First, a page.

• Patricia Treib, Accoutrements, 2013, oil on canvas, 66 x 50".

    Patricia Treib

    The open, airy abstractions in Patricia Treib’s recent exhibition at Wallspace—her first at this gallery—are marked by patches of color and a delicate, decorative line. Executed with a wide brush, the strokes are playful and improvisatory, appearing at times as patterned squiggles, zigzags, or loops, and sometimes resolutely defining a shape. Yet the abstractness of the compositions is undermined by vague intimations of representation—the suggestion of a head, or of a domestic interior. The peculiar indeterminacy of these images results from the fact that the works derive explicitly

  • Paul Feeley, Vespasian, 1960, oil-based enamel on canvas, 95 x 67".

    Paul Feeley

    Big, bold, and vibrant, Paul Feeley’s paintings are hard to miss. Rarely shown in the decades following his death in 1967, the artist’s sculptures and abstract canvases were given a major exhibition at Matthew Marks Gallery in 2002. Now we have this smaller show, featuring nine large paintings made between 1957 and 1962.

    Feeley’s style is distinctive. His forms hover on the cusp between biomorphic and severely geometric, consisting of a vocabulary of oblongs and rounded corners, simple shapes and curves informed by Moorish tile design and classical art. In the 1940s, Feeley broke with Abstract

  • View of “Erika Vogt,” 2013.

    Erika Vogt

    At the New Museum this past summer, Erika Vogt presented Stranger Debris Roll Roll Roll, 2013, a project at once austere and enigmatic. Related to her 2012 installations The Engraved Plane and Grounds and Airs, shown last year at Simone Subal Gallery in New York and at the Hammer Museum in Los Angeles, respectively, the work was framed in the exhibition wall text as an extension of the artist’s interest in the subject of exchange. Yet in actuality, this theme felt sidelined here, subsumed within a more wide-ranging, albeit oblique, poetic reflection on the transformative nature of the studio.

  • Mac Adams, The Whisper (Diptych), 1976–77, diptych, gelatin silver prints, each 36 5/8 x 40 1/8".

    Mac Adams

    To begin his essay published for Mac Adams’s exhibition this past summer, critic David Campany catalogues the many allusions to be found in the photographer’s work: “detective stories and news reportage, crime scenes and film noir, the Nouveau Roman and the photo-roman, movie publicity and film frames, snapshots and high art, advertising and the still life, voyeurism and exhibitionism, glamour and horror, sculpture and painting, literature and architecture.” That sounds about right. The eleven pieces that were in this show—all part of the “Mysteries” series, 1973–80—evince a deep,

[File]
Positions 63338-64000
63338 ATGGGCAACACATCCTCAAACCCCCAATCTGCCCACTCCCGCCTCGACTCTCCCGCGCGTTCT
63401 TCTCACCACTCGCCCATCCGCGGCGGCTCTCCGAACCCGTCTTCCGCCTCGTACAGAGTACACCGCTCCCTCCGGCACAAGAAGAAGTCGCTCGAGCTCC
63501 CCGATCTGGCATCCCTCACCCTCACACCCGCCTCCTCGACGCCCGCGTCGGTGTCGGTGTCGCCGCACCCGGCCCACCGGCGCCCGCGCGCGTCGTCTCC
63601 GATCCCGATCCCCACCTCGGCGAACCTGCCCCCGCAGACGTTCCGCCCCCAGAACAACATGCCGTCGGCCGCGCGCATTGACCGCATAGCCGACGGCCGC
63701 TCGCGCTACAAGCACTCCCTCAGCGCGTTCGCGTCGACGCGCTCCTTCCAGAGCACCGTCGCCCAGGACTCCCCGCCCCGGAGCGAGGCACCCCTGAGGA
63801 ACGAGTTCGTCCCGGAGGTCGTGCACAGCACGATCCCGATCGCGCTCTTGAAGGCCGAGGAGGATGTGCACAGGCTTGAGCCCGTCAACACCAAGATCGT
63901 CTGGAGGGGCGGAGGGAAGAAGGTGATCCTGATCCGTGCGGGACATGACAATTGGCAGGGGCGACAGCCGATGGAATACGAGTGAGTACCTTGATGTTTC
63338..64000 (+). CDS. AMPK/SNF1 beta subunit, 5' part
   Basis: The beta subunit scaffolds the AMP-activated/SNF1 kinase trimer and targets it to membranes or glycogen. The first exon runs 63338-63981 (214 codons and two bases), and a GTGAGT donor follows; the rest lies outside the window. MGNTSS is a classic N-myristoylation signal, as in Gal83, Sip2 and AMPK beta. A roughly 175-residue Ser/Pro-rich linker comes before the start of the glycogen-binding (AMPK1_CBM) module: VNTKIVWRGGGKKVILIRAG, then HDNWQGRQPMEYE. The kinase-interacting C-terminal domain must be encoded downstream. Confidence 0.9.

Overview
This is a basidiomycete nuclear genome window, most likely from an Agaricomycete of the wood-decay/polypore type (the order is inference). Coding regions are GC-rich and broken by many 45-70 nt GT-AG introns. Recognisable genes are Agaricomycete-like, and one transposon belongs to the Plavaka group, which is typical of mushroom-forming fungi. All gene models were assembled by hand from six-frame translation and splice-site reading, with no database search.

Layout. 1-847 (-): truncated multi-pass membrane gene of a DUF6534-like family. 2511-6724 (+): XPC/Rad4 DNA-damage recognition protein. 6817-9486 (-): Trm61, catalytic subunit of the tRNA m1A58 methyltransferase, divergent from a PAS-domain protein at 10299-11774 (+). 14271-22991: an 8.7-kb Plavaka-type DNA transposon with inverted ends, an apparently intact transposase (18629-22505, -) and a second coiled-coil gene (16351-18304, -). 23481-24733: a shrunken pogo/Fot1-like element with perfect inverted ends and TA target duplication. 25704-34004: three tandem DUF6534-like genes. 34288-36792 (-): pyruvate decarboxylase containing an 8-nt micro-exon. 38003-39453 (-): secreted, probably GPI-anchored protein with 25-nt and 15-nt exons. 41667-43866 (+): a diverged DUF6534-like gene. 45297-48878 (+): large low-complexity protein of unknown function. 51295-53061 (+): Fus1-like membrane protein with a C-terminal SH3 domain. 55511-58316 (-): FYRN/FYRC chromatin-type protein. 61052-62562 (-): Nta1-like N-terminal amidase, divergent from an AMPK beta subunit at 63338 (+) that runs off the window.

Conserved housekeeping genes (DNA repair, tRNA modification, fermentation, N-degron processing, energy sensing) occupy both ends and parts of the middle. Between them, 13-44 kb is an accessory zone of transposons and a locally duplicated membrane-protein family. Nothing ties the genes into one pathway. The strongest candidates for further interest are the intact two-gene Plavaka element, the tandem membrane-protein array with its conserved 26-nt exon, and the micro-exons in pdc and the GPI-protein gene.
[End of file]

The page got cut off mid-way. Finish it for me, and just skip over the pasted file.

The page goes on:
• Larry Bamburg, BurlsHoovesandShells on an Acrylic Rake, 2013, wood burls, animal hooves, turtle shells, mollusk shells, acrylic, 105 x 42 x 40 1/2".

    Larry Bamburg

    At the edges of Larry Bamburg’s recent show of works made this year were two sculptures composed of the rounded deformations that sometimes appear on tree trunks—burls. Having sawed the burls from their tree host, Bamburg has stacked them, one by one, to form slender and precarious columns that reached nearly to the gallery’s ceiling, and then augmented these constructions with mollusk and turtle shells and animal hooves. The results are earthy edifices that recall the work of idle campers, or cairns marking a hiking path. Yet the slapdash nature of the works belies the challenges inherent

  • Steffani Jemison, Maniac Chase, 2008–2009, digital video, color, sound, continuous loop. From “Fore,” 2012–13.

    “Fore”

    Intermittently over the past twelve years, the Studio Museum in Harlem has given over its galleries to large group exhibitions that survey the practices of young black artists in the United States. The first, “Freestyle” (2001), is remembered today for its coinage of the then-provocative term post-black, a descriptor proposed by the show’s curator, Thelma Golden, to encompass the heterogeneous sensibilities of African American artists of the post-civil-rights generation. That show was followed in 2005–2006 by “Frequency,” and then by “Flow,” in 2008. The latest installment, “Fore,” organized by